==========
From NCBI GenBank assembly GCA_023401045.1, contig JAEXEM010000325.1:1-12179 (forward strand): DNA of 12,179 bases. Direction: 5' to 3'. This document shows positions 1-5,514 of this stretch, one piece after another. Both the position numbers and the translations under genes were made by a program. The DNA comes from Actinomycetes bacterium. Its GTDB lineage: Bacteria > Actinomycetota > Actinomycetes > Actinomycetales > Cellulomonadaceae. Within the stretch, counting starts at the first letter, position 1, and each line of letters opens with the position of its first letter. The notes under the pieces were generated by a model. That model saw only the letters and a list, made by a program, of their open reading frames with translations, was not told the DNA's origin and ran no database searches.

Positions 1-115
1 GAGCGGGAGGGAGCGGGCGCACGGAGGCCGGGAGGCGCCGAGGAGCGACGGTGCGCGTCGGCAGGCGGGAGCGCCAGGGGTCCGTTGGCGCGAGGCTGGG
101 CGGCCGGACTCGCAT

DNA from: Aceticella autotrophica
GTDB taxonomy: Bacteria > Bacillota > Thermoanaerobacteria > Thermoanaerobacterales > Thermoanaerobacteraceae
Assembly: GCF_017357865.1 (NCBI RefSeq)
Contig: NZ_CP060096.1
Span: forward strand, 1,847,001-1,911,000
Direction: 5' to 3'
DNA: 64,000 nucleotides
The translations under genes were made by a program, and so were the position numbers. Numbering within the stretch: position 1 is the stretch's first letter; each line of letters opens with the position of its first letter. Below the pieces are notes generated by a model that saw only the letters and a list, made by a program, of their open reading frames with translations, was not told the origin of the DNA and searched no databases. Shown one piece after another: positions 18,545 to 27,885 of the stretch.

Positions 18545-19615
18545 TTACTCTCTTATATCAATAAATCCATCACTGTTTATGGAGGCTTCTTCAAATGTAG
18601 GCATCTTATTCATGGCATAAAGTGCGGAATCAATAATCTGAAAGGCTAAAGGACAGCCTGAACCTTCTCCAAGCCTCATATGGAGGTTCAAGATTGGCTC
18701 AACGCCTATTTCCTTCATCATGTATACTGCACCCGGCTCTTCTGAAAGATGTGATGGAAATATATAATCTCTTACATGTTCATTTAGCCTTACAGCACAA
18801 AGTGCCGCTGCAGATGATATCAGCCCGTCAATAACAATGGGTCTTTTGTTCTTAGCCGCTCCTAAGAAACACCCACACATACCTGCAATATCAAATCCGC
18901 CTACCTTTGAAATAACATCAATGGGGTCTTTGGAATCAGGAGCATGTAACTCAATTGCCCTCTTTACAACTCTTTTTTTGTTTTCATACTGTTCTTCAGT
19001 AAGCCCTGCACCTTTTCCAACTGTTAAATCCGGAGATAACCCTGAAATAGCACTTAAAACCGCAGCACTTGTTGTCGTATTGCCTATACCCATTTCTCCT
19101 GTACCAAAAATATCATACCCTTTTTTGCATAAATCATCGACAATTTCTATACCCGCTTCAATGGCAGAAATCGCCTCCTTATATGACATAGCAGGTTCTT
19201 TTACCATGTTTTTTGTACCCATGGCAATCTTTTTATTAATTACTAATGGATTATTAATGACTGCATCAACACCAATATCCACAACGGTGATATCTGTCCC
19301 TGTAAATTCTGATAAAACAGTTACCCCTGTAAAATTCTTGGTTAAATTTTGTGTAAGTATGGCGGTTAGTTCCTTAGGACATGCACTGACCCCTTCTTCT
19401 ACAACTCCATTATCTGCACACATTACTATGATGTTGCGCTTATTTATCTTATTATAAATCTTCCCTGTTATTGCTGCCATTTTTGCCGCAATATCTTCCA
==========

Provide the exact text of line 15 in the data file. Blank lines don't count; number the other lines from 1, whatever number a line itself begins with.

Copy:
18601 GCATCTTATTCATGGCATAAAGTGCGGAATCAATAATCTGAAAGGCTAAAGGACAGCCTGAACCTTCTCCAAGCCTCATATGGAGGTTCAAGATTGGCTC